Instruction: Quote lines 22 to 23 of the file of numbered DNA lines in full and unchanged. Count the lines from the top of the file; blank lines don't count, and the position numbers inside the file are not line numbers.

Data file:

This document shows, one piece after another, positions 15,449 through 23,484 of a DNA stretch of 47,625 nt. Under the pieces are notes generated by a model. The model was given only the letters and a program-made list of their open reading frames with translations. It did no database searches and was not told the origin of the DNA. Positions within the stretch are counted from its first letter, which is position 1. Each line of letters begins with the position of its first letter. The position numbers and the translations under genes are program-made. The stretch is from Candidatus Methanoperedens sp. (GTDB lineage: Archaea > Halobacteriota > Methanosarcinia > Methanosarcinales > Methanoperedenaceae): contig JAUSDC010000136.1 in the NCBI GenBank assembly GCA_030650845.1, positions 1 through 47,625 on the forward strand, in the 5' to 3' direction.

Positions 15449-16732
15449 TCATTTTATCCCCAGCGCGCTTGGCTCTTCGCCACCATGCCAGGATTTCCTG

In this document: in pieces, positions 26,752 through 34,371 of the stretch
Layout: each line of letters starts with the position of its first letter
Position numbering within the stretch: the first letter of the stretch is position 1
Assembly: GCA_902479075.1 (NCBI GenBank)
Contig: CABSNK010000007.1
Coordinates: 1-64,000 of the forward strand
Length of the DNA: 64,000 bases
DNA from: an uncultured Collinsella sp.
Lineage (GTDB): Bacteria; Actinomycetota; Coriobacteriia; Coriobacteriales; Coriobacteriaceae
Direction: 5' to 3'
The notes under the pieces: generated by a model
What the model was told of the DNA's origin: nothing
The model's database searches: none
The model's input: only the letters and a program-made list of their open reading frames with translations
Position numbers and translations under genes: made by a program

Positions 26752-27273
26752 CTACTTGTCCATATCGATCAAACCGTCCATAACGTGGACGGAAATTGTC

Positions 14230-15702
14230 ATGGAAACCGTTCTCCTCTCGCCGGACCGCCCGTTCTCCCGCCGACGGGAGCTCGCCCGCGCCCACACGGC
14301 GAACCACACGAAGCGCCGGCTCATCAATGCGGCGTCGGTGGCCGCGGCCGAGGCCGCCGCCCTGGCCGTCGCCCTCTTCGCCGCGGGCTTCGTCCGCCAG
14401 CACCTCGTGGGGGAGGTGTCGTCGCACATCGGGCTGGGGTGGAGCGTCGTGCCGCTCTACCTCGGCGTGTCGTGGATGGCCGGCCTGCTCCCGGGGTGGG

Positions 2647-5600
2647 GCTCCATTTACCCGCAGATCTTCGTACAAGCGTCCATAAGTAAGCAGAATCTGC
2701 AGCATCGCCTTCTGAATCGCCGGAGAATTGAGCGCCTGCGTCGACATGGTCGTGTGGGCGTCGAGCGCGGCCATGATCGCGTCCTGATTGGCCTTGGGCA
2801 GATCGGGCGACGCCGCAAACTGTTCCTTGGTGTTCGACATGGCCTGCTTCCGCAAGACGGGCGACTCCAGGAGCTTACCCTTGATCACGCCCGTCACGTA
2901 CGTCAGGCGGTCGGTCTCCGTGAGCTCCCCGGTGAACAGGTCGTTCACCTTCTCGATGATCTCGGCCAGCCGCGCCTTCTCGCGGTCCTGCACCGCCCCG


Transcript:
14230 ATGGAAACCGTTCTCCTCTCGCCGGACCGCCCGTTCTCCCGCCGACGGGAGCTCGCCCGCGCCCACACGGC
14301 GAACCACACGAAGCGCCGGCTCATCAATGCGGCGTCGGTGGCCGCGGCCGAGGCCGCCGCCCTGGCCGTCGCCCTCTTCGCCGCGGGCTTCGTCCGCCAG